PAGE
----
Docent Field Trip: The U.S. Postal Inspection Service Crime Lab in Dulles, VA


By Motoko Hioki, School & Tours Coordinator

As we gathered for the long drive to the The U.S. Postal Inspection Service Crime Lab in Dulles, VA. I reflected on the unique experiences docents have when they came together. Because they all volunteer on different days, going on a field trip feels like a class reunion to many docents—although they know the faces and who they are, they need to take time to match the names and faces.

Group of museum docents posing in front of Postal Inspectors sign.

This phenomenon seems like it happens every time we have a docent event like a field trip, training, or appreciation dinner, since docents don’t see each other at all after the initial training. Once docents start giving tours, they become “the Tuesday Docent” or “the Saturday Docent” and don’t run into each other while at the museum. Docents from different “class years” often meet each other for the first time at the different docent gatherings. I think it’s kind of fun, and many docents here enjoy that aspect of participating in different events at the museum and meet “new” people as well. They are just naturally chatty, friendly and curious people; to be a docent, it helps to be a people person!

At the entrance to the Crime Lab, the docents were excited. Going on a field trip is always fun, no matter how old you are. But another thing is that they were excited because this experience will further enrich their knowledge and benefit museum visitors. The museum has an exhibit on Postal Inspectors’ work and many already have basic knowledge on the topic, which will make their tours more engaging for visitors. As experienced (or, well-trained, for the new folks) tour guides, they know very well that it makes such a difference when you are able to say “...and when I was at the Crime Lab of the Postal Inspectors and the Forensic Document Examiner told me...” versus “I read in a book that..,” It’s a really powerful hook when visitors get the perspective from something they eye-witnessed.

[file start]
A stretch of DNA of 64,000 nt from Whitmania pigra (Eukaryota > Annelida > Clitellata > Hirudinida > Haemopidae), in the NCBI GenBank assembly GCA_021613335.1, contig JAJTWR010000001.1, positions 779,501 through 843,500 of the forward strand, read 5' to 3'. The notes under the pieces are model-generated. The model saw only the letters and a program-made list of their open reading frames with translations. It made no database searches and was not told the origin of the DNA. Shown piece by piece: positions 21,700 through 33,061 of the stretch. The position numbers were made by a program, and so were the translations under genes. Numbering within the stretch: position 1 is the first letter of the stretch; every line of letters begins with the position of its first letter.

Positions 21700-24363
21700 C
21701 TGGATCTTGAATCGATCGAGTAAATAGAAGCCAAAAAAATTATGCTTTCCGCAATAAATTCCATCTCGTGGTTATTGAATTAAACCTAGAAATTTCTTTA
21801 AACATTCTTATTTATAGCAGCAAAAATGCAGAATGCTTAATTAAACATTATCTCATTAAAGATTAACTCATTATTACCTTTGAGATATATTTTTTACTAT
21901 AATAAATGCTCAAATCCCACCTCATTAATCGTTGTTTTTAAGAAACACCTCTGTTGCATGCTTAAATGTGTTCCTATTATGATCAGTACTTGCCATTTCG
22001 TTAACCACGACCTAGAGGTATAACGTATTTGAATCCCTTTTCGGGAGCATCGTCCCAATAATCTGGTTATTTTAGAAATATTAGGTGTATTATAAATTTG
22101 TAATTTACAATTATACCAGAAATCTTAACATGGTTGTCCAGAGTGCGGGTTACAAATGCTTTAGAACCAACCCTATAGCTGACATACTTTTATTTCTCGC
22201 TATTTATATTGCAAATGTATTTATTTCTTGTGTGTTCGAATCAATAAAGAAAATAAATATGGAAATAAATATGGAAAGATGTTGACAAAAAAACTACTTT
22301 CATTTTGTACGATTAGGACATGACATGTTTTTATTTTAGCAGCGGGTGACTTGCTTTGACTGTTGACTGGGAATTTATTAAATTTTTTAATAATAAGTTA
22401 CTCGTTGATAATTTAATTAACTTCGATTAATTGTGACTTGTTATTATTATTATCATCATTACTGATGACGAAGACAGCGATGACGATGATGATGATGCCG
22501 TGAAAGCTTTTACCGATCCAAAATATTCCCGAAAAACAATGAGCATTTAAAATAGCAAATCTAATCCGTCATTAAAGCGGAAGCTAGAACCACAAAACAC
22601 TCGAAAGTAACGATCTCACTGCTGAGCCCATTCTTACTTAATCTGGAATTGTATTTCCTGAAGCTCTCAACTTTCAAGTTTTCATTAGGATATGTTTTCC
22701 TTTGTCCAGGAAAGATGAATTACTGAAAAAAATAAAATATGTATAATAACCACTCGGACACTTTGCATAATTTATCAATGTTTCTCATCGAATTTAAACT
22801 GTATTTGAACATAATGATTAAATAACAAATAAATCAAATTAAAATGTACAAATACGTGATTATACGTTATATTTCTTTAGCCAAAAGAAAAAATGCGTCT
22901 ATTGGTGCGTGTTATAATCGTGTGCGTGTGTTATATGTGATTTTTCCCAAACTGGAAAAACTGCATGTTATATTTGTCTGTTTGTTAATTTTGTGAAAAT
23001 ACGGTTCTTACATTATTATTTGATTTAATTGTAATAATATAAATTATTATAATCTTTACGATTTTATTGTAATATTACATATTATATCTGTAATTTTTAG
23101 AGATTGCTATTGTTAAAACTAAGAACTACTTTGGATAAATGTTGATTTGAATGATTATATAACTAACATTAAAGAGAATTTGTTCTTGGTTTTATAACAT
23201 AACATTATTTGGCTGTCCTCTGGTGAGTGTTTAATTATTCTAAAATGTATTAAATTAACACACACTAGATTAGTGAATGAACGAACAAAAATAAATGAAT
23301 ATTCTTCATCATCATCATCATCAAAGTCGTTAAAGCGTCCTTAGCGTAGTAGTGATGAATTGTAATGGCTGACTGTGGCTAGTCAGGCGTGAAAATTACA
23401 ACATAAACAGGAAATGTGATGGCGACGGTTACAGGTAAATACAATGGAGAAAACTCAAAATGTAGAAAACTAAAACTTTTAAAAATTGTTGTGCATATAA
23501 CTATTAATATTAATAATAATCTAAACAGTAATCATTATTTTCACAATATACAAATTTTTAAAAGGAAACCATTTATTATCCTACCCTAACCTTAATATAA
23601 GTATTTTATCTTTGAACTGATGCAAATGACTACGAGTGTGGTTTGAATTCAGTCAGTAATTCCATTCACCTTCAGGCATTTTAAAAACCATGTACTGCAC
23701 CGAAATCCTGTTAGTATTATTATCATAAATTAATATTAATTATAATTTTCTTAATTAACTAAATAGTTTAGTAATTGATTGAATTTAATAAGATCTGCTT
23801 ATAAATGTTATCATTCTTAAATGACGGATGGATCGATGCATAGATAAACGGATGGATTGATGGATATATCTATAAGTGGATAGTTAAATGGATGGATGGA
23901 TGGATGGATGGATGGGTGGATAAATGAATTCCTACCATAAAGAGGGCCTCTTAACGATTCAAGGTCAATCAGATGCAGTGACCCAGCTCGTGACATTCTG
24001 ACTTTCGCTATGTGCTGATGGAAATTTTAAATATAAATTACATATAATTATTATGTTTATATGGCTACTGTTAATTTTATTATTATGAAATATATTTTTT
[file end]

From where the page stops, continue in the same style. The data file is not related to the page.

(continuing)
The tour led by two women from the Forensic Laboratory Services, was very informative and interactive. As a curious bunch, we had lots of questions, and I mean lots! But the staff at the lab were extremely nice, and answered every single questions without making us feel like we should stop asking questions (rather, it encouraged us to ask even more questions). The part docents enjoyed the most was hearing about the stories behind each crime, seeing in action all these technologies we exhibit at the museum.  Hearing about back and forth communication with staff on the time they were working on certain case, what the struggles were and how nervous and responsible they felt were also one of the activity that docents really enjoyed. A couple of them mentioned the value of the personal perspective in the van ride back to the museum.

It was truly a treat for all of us to be able to visit the Postal Inspectors’ Crime Lab, but more rewarding experience was through the conversation docents exchanged each other and wonderful staff at the lab who made this great opportunity available to Postal Museum docents.

In the end, I’d like to thank Dan Mihalko, retired Postal Inspector in charge and a Postal Museum docent, who arranged the tour, and all the staff at the U.S. Postal Inspection Service.


* What the heck is a Postal Inspector??

To learn more about what Postal Inspectors’ duties are and its history, visit this online exhibition, and the Postal Inspection Service website:

For more on the types of crimes Postal Inspectors deal with, visit:

Motoko Hioki

About the Author
Motoko Hioki: "I have a long term relationship with museums. Like many museum goers became so, my love towards museums grew as my parents took my brother and I on (almost) weekly trip to local museums. Family trips in Japan usually involved many historic sites (lots of castles and battle fields) visit and educational activities, which we believed that was all other kids are doing as well (apparently not). Anyway, we went so many places that we were probably little museum critics by the age of 12."